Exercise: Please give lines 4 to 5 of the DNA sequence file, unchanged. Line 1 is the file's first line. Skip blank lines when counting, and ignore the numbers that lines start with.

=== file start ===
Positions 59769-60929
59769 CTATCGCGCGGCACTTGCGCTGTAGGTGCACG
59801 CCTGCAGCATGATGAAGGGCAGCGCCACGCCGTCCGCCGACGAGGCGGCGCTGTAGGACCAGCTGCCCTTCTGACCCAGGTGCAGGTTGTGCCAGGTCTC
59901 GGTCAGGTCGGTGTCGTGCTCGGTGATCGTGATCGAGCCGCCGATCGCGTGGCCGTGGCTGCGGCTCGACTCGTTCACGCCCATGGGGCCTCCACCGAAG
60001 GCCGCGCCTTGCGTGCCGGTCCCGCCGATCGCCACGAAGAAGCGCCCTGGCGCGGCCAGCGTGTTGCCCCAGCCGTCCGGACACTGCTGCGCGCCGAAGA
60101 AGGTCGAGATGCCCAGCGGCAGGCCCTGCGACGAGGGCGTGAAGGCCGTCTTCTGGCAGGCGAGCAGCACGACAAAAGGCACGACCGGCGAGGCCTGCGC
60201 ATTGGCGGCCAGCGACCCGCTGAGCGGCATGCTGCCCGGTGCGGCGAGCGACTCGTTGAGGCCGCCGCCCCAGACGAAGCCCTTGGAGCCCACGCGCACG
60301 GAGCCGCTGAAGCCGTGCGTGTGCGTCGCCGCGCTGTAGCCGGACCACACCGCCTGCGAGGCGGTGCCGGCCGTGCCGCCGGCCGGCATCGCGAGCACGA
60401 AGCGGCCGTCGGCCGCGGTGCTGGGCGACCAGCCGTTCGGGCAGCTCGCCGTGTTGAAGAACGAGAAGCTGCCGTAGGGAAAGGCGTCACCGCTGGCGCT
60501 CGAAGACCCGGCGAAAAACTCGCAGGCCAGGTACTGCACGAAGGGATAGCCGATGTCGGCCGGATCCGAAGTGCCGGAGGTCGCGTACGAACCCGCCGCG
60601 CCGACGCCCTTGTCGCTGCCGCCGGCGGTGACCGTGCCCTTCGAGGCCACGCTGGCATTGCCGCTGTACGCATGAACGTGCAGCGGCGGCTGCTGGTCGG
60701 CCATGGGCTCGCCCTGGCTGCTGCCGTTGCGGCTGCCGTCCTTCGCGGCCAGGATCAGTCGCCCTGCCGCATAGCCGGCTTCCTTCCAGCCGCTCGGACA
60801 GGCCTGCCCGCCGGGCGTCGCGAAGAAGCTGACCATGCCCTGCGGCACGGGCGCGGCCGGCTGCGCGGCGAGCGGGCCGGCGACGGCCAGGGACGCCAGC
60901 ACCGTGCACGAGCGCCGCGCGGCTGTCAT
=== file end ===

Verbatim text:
59901 GGTCAGGTCGGTGTCGTGCTCGGTGATCGTGATCGAGCCGCCGATCGCGTGGCCGTGGCTGCGGCTCGACTCGTTCACGCCCATGGGGCCTCCACCGAAG
60001 GCCGCGCCTTGCGTGCCGGTCCCGCCGATCGCCACGAAGAAGCGCCCTGGCGCGGCCAGCGTGTTGCCCCAGCCGTCCGGACACTGCTGCGCGCCGAAGA